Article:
Belmont Resident Sentenced to 160 Months for Fentanyl Trafficking and Firearms Crimes
CONCORD – Louis Gardner, 41 of Belmont, New Hampshire, was sentenced to160 months in prison for participating in a conspiracy to distribute and possess with intent to distribute fentanyl, illegally possessing firearms, and possessing a firearm in furtherance of drug trafficking, United States Attorney Scott W. Murray announced.
According to court documents and statements made in court, Gardner and another individual sold fentanyl and methamphetamine to an individual who was cooperating with the FBI on two separate occasions at locations in and around New Hampshire. On May 31, 2017, a woman arranged for Gardner and two other men to purchase fentanyl from a supplier in Lawrence, Massachusetts. The three men drove together from Belmont to Lawrence. In Lawrence, the men met with their drug supplier, purchased a quantity of fentanyl, and began to drive back to New Hampshire. On the highway near Derry, the New Hampshire State Police conducted a traffic stop and seized a firearm and a package containing approximately 111 grams of fentanyl. As a convicted felon, Gardner could not lawfully possess a firearm.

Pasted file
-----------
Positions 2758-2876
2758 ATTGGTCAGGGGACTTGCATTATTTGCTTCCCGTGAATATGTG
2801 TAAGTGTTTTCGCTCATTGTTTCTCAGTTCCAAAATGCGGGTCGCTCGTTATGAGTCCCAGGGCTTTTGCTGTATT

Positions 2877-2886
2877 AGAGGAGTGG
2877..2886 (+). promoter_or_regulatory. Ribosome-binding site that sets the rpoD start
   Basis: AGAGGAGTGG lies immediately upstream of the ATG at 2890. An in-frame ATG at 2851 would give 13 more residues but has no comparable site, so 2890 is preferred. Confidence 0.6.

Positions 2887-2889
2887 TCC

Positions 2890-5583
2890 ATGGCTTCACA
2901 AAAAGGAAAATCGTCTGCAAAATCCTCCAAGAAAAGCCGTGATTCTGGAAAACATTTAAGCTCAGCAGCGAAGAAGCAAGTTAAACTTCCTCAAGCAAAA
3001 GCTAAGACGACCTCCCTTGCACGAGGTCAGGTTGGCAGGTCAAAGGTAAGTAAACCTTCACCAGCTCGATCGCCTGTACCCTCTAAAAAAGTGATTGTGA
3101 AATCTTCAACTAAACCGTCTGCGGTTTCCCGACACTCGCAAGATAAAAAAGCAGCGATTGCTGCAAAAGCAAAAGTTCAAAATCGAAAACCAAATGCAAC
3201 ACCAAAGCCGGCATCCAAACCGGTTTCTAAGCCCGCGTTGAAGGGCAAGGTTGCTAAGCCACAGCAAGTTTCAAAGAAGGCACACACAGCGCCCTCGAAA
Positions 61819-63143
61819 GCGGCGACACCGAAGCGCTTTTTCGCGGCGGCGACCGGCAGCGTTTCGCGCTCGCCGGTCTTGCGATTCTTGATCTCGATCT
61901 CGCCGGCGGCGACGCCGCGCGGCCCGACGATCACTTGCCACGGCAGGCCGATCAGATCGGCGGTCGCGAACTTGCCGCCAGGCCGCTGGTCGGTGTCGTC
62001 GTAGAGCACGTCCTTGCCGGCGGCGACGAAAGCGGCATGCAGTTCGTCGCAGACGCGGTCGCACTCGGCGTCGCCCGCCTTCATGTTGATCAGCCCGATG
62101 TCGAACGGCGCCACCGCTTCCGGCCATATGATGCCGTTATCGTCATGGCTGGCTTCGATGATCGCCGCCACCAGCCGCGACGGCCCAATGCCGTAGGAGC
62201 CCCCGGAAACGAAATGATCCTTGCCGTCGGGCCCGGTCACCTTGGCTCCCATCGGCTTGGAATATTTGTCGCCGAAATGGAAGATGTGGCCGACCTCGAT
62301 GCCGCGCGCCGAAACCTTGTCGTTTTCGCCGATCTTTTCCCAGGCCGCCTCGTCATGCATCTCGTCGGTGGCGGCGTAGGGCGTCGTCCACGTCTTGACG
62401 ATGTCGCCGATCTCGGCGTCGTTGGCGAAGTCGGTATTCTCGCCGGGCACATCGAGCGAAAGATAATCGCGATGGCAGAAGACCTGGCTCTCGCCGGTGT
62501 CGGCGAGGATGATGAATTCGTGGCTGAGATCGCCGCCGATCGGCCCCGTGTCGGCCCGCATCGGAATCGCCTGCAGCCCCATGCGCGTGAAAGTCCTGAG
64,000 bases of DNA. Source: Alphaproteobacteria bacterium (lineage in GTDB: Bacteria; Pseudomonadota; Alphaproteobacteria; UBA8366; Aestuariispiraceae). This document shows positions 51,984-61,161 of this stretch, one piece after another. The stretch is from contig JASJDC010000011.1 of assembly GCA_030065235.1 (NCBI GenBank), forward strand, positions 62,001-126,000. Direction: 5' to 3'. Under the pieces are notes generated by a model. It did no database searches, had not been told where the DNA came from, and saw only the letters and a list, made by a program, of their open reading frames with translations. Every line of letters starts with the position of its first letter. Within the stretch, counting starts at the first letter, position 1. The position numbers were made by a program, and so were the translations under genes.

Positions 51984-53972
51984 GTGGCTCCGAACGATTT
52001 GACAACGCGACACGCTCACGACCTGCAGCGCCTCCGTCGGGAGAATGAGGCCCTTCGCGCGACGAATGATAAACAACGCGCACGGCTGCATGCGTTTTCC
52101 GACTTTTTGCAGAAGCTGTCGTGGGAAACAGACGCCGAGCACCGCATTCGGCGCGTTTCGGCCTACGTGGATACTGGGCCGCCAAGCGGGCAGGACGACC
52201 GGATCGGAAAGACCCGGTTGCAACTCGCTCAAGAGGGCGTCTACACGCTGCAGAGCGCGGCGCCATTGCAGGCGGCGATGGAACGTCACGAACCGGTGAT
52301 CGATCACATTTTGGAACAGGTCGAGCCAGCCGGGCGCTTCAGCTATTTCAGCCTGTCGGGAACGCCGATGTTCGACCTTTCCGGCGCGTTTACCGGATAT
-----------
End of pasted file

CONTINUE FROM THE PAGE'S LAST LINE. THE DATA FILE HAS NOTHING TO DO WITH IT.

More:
Gardner previously pleaded guilty on October 30, 2018.
“Armed drug traffickers are a menace on our highways,” said U.S. Attorney Murray. “The transportation of fentanyl into New Hampshire has had a disastrous impact on public health and safety. When drug traffickers are also armed, the danger grows exponentially. I am grateful to our law enforcement partners for stopping this defendant’s criminal conduct and protecting the safety of our community.”
“Those who distribute fentanyl, like Mr. Gardner, are endangering their customers and causing great damage to our community,” said Joseph R. Bonavolonta, Special Agent in Charge, FBI Boston Division. “The FBI will continue to work with our law enforcement partners to detect and disrupt drug traffickers like him who are contributing to the opioid crisis. Dangerous drugs like this need to be taken off our streets, and in doing so, we can help keep addiction from spreading.”
This matter was investigated by the FBI, the New Hampshire State Police, and the Laconia Police Department. The case was prosecuted by Assistant U.S. Attorney Anna Z. Krasinski.